The message of this painting is patent. Furthermore, Algarotti wrote a letter clarifying his intentions: 'Brühl, you are a perfect Maecenas and your counsels will turn the court of the New Augustus into a blossoming bed of culture. Dresden will become a new Rome.' What he also wished to imply was: 'But then I must be the architect and Tiepolo the artist.' But unfortunately, Algarotti's plans fizzled into nothing – although we do have to thank him for this magnificent painting as well as another work depicting Flora (now in the Fine Arts Museums of San Francisco). In any case, he did at least manage to arouse an interest for Venetian history painters in the city of Dresden. And although not for August III, Tiepolo did leave a German palace with an example of one of the pinnacles of European painting. In the Residenz in Würzberg his wall painting adds allure to the monumental architecture, entirely as he had wanted. He has transformed an earthly house into a celestial dwelling place, conveying a dizzying illusion of airy life and light.

But as for psychological profundity – don't expect it from Tiepolo. He is, however, capable of orchestrating the most complicated scenario and forging it into a decorative unity as if this were child's play. The adjective 'decorative' is quite often used in Dutch with a negative connotation when speaking of a painting, in the sense, 'Oh, it's only a decorative picture'. But in the Venice of the 18th century unabashed decoration, painterly skill that creates joy for the eye, was one of the major artistic challenges facing any artist.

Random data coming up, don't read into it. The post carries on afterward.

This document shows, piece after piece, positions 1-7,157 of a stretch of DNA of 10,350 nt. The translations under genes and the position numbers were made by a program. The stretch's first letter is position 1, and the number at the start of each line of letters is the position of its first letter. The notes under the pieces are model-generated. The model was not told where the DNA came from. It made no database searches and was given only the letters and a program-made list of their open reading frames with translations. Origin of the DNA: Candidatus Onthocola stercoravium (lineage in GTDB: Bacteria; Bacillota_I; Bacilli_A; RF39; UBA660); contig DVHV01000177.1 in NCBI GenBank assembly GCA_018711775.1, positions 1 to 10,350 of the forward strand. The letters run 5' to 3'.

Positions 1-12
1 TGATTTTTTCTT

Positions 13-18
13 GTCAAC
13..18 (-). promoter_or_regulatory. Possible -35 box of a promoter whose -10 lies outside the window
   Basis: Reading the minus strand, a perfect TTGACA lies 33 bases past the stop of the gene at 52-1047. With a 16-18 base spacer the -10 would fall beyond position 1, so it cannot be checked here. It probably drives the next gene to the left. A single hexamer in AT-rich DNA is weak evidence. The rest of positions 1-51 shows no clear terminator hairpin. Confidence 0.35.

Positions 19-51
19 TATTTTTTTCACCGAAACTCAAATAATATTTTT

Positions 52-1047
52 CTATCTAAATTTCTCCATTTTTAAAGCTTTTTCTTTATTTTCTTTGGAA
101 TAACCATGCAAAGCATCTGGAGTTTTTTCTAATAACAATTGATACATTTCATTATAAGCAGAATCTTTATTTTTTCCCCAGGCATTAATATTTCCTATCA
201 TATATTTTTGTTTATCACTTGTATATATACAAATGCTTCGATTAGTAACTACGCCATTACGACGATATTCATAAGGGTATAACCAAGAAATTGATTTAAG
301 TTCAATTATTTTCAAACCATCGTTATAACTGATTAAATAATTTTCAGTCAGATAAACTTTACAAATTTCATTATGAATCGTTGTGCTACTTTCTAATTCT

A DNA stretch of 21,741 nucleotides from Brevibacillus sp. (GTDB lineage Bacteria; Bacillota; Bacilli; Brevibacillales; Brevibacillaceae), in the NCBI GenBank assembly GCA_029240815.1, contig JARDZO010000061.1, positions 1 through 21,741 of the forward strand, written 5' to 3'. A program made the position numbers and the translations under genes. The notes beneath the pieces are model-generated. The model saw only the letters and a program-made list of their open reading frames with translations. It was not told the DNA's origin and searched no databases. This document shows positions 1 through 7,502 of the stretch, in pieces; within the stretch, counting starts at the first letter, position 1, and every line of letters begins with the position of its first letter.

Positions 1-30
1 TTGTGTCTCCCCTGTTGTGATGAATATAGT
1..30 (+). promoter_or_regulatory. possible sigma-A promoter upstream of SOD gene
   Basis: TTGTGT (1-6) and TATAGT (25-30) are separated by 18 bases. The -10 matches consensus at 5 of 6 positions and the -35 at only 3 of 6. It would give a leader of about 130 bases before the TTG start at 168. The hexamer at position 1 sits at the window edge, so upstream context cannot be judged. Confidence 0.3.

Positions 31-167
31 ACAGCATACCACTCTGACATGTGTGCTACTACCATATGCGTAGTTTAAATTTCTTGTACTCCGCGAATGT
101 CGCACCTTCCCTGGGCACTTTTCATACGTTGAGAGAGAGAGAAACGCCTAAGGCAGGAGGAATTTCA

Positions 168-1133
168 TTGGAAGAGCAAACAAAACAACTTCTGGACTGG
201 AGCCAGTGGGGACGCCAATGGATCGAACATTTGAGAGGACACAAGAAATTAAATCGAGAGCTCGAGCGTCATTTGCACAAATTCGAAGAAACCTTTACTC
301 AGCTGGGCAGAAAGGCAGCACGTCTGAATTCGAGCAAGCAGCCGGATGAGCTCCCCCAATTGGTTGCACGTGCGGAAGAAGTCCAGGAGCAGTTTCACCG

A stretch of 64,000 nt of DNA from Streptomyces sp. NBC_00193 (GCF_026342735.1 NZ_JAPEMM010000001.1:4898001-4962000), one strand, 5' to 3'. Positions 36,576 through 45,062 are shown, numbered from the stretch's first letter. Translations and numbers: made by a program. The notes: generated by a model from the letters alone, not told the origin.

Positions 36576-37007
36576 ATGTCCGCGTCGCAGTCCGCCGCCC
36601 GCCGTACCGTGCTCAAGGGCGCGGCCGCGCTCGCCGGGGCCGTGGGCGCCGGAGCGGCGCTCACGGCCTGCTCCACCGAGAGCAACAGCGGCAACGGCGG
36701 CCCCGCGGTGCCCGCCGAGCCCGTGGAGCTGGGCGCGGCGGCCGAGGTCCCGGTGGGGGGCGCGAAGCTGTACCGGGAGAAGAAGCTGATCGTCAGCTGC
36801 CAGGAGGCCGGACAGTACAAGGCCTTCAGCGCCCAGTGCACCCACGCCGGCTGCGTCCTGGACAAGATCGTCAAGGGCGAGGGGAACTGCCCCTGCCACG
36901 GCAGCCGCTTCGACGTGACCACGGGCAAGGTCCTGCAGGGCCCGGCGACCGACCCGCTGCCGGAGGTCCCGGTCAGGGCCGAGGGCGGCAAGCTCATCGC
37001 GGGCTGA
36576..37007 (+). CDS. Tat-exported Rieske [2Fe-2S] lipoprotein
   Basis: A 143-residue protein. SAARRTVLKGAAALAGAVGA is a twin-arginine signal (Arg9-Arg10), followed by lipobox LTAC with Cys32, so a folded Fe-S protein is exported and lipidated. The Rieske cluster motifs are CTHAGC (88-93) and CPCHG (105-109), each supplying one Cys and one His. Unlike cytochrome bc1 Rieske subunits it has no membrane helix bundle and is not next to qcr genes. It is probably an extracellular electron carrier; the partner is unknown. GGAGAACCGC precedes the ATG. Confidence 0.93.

In the exhibition there is a design drawing for a painted ceiling, by Giuseppe Valeriano. This shows very clearly how ornamentation and figural composition is conceived as one decorative whole. There is also an oil sketch – known as a bozzetto – by Giambattista Tiepolo's son Giandomenico. Such sketches would often be shown to the commissioner of a work to convince him or her of the decorative quality of the composition .. This sketch is an example of brilliant illusionism. But Giambattista was a creative wizard. There is a small painting by him in the Hermitage which displays all his exceptional qualities. The painting shows the Annunciation. This scene – the meeting between the angel and the woman chosen to be God's mother – was reproduced countless times, an inspiration for many stimulating theological and psychological representations. Not so here. Giambattista's work concerns the dynamics of the angel appearing to Mary, whose attitude and gesture capture as it were the angel's movement. A cloud thickens into the angel's form, the woman emerges out of colours.